The Duty to Vote

The duty of Catholics to participate actively in society, including the duty to vote wherever and whenever possible, may be traced to a number of sources:

* Our Gospel

Christ taught repeatedly that we have a duty to love and care for one another.  This duty is central to Christianity, which is meant to be a way of life and not merely a religion; and is a distinguishing characteristic of Christianity.  The most elegant and authoritative statement of this duty may be found in Christ’s statement of the Greatest Commandment.

In Chapter 25 of the Gospel of Matthew, Christ expanded on the meaning of the duty of loving one another, and warned of the consequences of failure to do so.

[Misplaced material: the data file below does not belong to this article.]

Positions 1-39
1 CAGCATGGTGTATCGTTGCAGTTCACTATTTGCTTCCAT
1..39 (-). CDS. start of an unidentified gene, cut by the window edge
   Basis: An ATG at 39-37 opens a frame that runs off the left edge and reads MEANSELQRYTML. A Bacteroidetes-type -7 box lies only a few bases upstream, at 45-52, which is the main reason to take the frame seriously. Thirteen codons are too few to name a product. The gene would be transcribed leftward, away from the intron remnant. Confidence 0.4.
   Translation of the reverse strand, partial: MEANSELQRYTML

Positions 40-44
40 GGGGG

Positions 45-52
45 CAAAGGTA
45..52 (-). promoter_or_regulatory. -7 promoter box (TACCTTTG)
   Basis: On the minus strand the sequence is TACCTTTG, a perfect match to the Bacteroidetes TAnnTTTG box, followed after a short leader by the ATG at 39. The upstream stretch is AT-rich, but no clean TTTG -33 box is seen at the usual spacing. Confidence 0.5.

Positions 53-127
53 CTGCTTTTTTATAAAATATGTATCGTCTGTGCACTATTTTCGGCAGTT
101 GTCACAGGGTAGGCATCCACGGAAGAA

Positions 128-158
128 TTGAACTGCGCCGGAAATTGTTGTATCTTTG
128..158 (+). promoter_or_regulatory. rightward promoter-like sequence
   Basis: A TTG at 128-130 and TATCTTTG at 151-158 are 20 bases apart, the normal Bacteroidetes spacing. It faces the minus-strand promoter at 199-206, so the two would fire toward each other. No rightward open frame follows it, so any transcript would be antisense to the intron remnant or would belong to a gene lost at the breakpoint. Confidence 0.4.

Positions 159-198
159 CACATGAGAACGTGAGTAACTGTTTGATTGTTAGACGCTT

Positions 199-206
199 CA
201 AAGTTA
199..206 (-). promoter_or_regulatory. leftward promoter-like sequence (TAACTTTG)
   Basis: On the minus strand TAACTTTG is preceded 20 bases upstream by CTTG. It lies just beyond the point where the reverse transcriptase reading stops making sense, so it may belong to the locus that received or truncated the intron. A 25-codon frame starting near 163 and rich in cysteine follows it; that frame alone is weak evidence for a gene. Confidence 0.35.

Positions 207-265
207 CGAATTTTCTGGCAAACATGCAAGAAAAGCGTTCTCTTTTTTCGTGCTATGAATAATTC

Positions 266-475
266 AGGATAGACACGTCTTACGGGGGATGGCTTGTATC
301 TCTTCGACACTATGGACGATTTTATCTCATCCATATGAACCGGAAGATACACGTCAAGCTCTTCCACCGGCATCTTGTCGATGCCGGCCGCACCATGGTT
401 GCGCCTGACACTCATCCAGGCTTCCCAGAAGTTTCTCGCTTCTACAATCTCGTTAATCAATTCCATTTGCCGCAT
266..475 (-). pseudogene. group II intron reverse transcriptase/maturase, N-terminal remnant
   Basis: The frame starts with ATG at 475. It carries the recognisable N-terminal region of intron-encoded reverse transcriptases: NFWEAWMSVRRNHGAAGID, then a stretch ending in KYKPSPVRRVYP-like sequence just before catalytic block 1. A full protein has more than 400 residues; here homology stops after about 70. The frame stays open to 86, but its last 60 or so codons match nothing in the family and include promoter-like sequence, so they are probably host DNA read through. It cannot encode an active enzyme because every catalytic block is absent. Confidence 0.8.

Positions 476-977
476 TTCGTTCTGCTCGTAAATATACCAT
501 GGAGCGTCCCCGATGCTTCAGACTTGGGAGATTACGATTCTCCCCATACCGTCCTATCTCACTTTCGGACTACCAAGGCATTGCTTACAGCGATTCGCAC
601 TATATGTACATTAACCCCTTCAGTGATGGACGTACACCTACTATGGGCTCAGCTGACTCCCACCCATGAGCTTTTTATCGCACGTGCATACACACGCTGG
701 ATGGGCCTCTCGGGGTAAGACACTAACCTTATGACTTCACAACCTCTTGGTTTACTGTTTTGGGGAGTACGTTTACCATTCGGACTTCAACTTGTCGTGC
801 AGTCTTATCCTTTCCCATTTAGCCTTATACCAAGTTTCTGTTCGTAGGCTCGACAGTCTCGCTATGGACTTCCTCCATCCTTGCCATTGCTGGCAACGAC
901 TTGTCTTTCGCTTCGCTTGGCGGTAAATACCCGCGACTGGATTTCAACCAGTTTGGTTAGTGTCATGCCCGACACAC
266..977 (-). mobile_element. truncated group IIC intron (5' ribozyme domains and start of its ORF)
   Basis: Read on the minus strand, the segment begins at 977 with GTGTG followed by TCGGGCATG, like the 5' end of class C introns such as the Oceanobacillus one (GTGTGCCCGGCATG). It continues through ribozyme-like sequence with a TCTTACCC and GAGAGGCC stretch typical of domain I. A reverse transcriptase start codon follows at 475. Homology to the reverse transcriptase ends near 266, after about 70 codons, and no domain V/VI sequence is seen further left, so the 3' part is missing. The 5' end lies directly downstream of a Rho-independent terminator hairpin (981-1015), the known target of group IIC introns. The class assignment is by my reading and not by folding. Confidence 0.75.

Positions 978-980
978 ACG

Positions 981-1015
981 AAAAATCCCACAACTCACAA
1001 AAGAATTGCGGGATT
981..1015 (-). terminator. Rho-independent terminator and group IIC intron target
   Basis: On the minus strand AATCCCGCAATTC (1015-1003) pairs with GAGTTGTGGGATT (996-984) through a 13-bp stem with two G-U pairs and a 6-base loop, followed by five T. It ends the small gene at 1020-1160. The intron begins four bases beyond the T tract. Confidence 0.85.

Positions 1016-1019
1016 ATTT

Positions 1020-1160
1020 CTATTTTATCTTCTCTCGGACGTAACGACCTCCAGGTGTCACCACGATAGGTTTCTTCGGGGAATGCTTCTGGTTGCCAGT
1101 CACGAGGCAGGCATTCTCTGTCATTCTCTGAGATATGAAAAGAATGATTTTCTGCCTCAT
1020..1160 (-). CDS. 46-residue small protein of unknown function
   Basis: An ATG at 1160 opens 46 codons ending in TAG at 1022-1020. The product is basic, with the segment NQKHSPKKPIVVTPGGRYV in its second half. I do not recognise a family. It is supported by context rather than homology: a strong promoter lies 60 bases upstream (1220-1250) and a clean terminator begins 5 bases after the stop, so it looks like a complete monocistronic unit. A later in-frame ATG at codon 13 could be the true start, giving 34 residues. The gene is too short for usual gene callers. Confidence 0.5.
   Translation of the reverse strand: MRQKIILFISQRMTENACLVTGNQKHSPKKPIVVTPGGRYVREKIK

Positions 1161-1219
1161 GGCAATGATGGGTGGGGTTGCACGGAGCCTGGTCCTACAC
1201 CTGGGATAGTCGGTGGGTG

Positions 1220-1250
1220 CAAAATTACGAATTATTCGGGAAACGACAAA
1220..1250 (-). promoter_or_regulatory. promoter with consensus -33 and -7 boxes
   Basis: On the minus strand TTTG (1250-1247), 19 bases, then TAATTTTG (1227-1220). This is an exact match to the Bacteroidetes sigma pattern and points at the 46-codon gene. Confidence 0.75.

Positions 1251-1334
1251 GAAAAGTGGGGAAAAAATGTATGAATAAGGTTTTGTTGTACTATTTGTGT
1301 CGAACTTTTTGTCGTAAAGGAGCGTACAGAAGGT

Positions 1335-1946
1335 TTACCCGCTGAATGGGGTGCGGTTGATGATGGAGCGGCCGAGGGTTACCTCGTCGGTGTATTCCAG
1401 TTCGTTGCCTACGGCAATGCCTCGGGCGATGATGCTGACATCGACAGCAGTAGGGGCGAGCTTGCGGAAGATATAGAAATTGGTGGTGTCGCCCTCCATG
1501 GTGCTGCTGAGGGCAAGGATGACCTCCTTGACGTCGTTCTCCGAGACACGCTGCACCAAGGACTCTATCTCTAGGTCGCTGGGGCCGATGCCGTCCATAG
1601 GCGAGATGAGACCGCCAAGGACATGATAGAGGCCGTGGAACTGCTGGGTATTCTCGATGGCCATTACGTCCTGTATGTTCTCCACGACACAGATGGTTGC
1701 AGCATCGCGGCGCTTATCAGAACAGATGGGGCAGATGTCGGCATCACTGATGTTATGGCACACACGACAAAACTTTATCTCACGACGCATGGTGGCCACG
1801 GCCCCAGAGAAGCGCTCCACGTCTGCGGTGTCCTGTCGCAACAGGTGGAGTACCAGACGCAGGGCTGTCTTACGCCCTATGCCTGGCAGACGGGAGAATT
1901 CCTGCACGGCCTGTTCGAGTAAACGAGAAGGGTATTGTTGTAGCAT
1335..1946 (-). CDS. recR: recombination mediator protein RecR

* Our Catechism

The Catechism of the Catholic Churchexplains that the Christian duty of loving and caring for one another includes an obligation to participate in society, and specifically to participate by voting.

The Catechism explains that support for the duty to participate in society can be found even within the Ten Commandments.

* Our Popes

In his encyclical Caritas in Veritate, Pope Benedict XVI observed that every Christian is called to strive toward public institutions that provide for the real needs of our neighbors, in a manner corresponding to his vocation and ability, including the degree of influence he wields in society.

Other Popes have offered similar statements.

* Our Bishops

Various conferences of Catholic Bishops, including both the American and Canadian Conferences, have provided information on both the duty to vote and frameworks for doing so.

Materials provided by the US Conference of Catholic Bishops may be found here.

Materials provided by the Canadian Conference of Catholic Bishops may be found here.